Hundreds of almond orchards flank the entrance of Stewart and Jasper, an almond processing facility on the West Side of the San Joaquin Valley. Follow the long drive and eventually those almond orchards are replaced with a more unique crop: solar panels.
The Stewart and Jasper almond hulling and shelling facility is fully solar powered after the installation of a $5 million project several years ago which has reduced the company’s $350,000 electricity bill to virtually nothing. This cutting edge technology is just one reason that Stewart and Jasper was selected to play host to the Almond Board of California’s 11th Annual Environmental Stewardship Tour on Friday.
The Almond Board is a Federal Marketing Order that represents over 6,000 almond growers and addresses not only industry compliance issues but market development, research, advertising and more. The annual Environmental Stewardship Tour affords legislative officials in the air, water and pest control industries the opportunity to step out of their offices and into the orchards to better understand and experience the inner-workings of the agriculture industry.
As well as being pioneers of progressive environmental efforts, Stewart and Jasper was selected to host the annual tour due to its well known retail brand and family-run business. The company also relies almost entirely on service water from canals thus not affected by California’s ground water issues that has gained international attention during one of the worst droughts in recent history.
“There is a perception of water issues in California that’s driving up market price,” said Jim Jasper of Stewart and Jasper, noting that the concerns have affected demand in major countries — especially those with elastic markets such as China and India. “The world knows what’s going on in California quicker than we do. The concerns began at harvest last year and I guarantee this year the focus will be on 2015.”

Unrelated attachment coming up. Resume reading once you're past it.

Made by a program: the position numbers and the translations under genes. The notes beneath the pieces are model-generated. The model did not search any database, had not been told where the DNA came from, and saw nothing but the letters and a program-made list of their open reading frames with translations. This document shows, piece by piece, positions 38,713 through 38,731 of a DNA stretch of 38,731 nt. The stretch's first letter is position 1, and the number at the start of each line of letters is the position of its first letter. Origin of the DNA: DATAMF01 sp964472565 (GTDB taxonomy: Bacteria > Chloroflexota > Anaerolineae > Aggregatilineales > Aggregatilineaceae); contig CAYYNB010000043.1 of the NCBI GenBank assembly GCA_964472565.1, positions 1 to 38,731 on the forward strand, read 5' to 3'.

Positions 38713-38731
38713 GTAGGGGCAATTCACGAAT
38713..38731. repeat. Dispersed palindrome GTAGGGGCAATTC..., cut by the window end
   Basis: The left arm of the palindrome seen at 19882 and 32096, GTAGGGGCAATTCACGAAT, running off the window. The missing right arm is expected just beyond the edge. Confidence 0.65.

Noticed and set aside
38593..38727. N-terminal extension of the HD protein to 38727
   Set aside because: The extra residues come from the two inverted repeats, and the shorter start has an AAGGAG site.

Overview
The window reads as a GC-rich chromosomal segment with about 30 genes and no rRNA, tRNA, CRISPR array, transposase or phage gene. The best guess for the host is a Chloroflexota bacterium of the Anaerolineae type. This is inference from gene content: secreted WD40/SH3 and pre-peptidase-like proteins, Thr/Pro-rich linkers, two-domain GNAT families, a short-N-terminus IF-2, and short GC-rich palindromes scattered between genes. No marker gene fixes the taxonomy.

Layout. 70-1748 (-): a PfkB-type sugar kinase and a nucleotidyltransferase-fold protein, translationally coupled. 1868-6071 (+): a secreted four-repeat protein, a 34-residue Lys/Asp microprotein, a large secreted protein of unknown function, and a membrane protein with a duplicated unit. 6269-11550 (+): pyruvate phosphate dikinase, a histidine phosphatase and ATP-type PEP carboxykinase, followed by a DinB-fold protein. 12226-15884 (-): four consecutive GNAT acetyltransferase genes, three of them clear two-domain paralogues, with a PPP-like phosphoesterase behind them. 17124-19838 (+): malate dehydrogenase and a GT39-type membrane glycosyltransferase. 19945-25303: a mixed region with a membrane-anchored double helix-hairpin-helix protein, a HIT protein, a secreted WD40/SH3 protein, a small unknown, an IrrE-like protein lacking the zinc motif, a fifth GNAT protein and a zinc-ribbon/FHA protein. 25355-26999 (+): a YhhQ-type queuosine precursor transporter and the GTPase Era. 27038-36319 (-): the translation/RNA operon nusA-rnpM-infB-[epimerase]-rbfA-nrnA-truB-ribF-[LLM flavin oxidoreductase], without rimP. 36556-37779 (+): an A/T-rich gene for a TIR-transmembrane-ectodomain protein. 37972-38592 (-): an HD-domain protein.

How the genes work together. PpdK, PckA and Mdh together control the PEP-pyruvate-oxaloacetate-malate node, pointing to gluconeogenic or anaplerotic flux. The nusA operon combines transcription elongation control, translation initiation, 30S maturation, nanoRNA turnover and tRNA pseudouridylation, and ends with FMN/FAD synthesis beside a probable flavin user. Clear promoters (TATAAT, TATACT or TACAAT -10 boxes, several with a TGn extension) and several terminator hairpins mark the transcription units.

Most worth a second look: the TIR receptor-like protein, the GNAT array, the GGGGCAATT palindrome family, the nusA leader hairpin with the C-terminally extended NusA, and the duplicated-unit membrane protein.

In the forward thinking industry, a ripple of concern has haunted California growers as lack of rainfall and increased temperatures has threatened the quality of almonds. Wes Asai, pest control advisor for Stewart and Jasper, noted that the drought could possibly contribute to sticktights, which is where the almond hull does not split to reveal the shell that contains the nut. This in turn may contribute to a decrease in the quality of almonds produced, complicates the hulling and shelling process, and may decrease quality of the almond.
The lack of water in the state has affected more than the actual almonds, as the dryness of the land between the rows of almond trees, known as tree middles, plays a part in the overall quality of the orchard. Many farmers typically allow cover crop to grow, which contributes to the overall health of bees that cross-pollinate between the trees — something that is vital to the almond’s growth from bud to nut. However, due to the drought, many growers have allowed tree-middles to dry up into weeds thus affecting the natural ecological process that exists within an orchard, particularly the bee’s role to pollinate the almond blossoms.
“An almond orchard is not a single variety. We need bees to move within flowers of trees to cross pollinate between the Nonpareil and the Fritz and the Monterey varieties for example,” explained Gabriele Ludwig, associate director of Environmental Affairs for the Almond Board. “We would not have almonds without bees. It’s a synergistic relationship.”
With the lack of ground cover on the almond orchard floors, which threatens the health of the bees that are integral to almond production, the Almond Board is now encouraging farmers that have enough water to plant crops outside of their orchards which serve as natural beneficials for almond production.
While industry trends do affect farming practices unique to each grower, the tour also touched on one universal aspect that affects all producers: legislation. With stricter mandates, such as those from the California Air Resources Board, that pose emission regulations, tractor companies are now paying more to create compliant products which in turn means growers pay more for tractors. Larger operations, such as Stewart and Jasper, typically purchase new tractors and own significantly more equipment than smaller operations so they especially feel the pinch.
Ray Henriques, ranch manager at Stewart and Jasper, noted that the company recently purchased the lowest pollutant emitting level tractor, or Tier 4, and said that it is not any less expensive to operate and maintain than traditional tractors. With increased prices, many are concerned about the appreciating costs that new requirements enforce upon producers.
“When you add it all up over time it’s a burden,” said Henriques.